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I also painted the interior of the floorboards where I welded the plates in for the trans cross member.

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I painted my axle parts, both joint housings, and the actual axle itself. The axles are custom from The Driveshaft Shop.

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Some better pics of the modified rear subframe while it was out.

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Old 05-20-10, 10:07 AM
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I halfway mounted the radiator. I had to slightly massage the insides of the frame rails with a mallet to get the radiator to fit. The radiator was 28" wide, and the frame rails were exactly 28" between them. I have 1/8" of clearance on each side now.

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I wanted to isolate the radiator from chassis flex, to ensure a long life for the radiator. What I had to do was weld tabs (angle aluminum) to the side of the tanks. Then I drilled and tapped those tabs for a 8mm bolt. The bolt is used as a locating pin. I drilled some large holes in the tops of the frame rails. Then I used a rubber bushing to insert into the holes. Then the locating pins (bolts) fit right into those holes. It’s a very factory like installation. To keep the radiator from tipping forward/backward I’m going to be using shroud. There will be an aluminum sheet that covers entire space forward of the radiator. It serves the purpose of mounting the top of the radiator, and directing air through the radiator instead of around it. I’m also planning on making a belly pan, or whatever you call it. Its going to go from the front edge of the bumper cover, and extend to at least to the radiator. This will also function to direct all the air entering the bumper, through the radiator.

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I just made the upper fan mount/shroud. It doesn't have all the bolts holding it down yet, I need to get some longer bolts and spacers for some of the holes.

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Old 05-20-10, 10:08 AM
  #11  
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Got my subframe back from the paint guy (Dale - t2fastalon). I did some welding for him in exchange for the paint on the rear subframe and crossmember. He did an excellent job on it, especially considering the difficulty of the part.

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Getting started on my dual intake pipes. I'm going from the throttole body, which is 4", to a dual 3.5" setup, with a filter in each bumper cover opening.

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This fitting was a total ************ to make. Getting the 4" fitting both planar, and round took forever. It was built from sheetmetal. Turned out pretty nice. out of practice, but its comming along nicely. Its been a while since I've welded aluminum, so I'm a bit oth the inside and outside to make it nice and smooth.

On the big end I plan to weld on a 12ish degree 4" elbow. On the small ends I plan on welding a 45 degree elbow to make a complete 90 degree bend, then go from there.

In case you totally don't understnad what I"m talking about doing, here are some pics of the beginning of the intake. Note: The long straight portions on each end will be cut off, this is jus the beginning till I get some more elbows in the mail.
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My subframe is all assembled, ready to install. Yea!!!
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Old 05-20-10, 10:09 AM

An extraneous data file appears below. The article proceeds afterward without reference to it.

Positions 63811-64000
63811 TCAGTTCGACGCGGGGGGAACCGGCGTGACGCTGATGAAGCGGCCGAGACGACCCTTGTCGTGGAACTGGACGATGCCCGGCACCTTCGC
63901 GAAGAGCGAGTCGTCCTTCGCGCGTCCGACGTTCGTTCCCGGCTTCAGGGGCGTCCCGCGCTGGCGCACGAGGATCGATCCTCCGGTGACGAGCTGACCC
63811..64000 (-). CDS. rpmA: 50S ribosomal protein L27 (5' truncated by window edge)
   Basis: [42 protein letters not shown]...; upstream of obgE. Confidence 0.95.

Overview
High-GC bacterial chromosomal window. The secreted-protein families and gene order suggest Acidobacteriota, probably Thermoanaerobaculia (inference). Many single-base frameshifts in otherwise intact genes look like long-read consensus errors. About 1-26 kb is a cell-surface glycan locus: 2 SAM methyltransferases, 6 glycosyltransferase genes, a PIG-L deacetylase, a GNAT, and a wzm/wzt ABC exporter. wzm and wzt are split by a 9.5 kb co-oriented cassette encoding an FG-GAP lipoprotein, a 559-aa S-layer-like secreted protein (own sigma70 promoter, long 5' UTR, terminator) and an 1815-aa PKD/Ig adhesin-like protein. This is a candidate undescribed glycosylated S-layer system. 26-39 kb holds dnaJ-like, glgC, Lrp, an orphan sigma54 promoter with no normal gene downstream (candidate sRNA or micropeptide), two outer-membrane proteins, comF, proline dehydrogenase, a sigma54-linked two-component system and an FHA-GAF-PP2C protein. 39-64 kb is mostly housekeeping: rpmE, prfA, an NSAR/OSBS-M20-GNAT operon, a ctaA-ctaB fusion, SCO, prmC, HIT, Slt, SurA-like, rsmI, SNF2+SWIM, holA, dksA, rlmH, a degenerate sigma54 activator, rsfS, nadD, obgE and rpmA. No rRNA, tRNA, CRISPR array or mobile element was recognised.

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Well amist all my wedding stuff, I was able to get some work done on the car this weekend. I got the rear subframe assembly installed in the car for the final time. Everything fit up perfect and the install was a cinch.

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I put on one side of the rear suspension and a wheel, to determine where I want to drill my control arms for zerk fittings for the greaseable delrin bushings I have. I also did some test fitting of my wheels. I had no shock/strut installed, so I just jacked up the wheel to the desired height of 25" from the ground to the fender lip. It appears that at that ride height I'll need some fender rolling.

Got started on the my dual intake setup a little bit. Ended up getting the drivers side about halfway done. Welding the aluminum elbows was kinda tough on the outside of the bend because the material is so thin from the bending process. So far its welding pretty good. Could be better, but its sufficient.

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Got my upper intake pipes done. Now I just need to get the lower part finsihed and get the filters behind the bumper cover openings.

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I finilized my intake setup today. I've placed the filters right behind the side openings in the bumper cover. I feel that will be the best way to get maximum air into the engine, regardless of looks. I might call K&N and see if I can put some black dye in their oil to so they don't stand out as much.

I believe this might actually almost the end of fabrication on this project. I must say, I am very relieved at this fact. The build has been extremely time consuming thus far, and I'll be happy to focus on getting the last few things plumbed up, and wiring completed.

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Tonight I nearly finished my lower radiator shroud. Now the radiator is completly boxed in from the front. This will cause all the air that enters the bumper cover to travel through the radiator, for good cooling. The only thing left to do is put a rubber strip on the back edge. On the 1" turned down edge, I will be attaching a 1/4" thick, 3" tall piece of rubber. This should create a lower pressure area behind the radiator for improved cooling flow.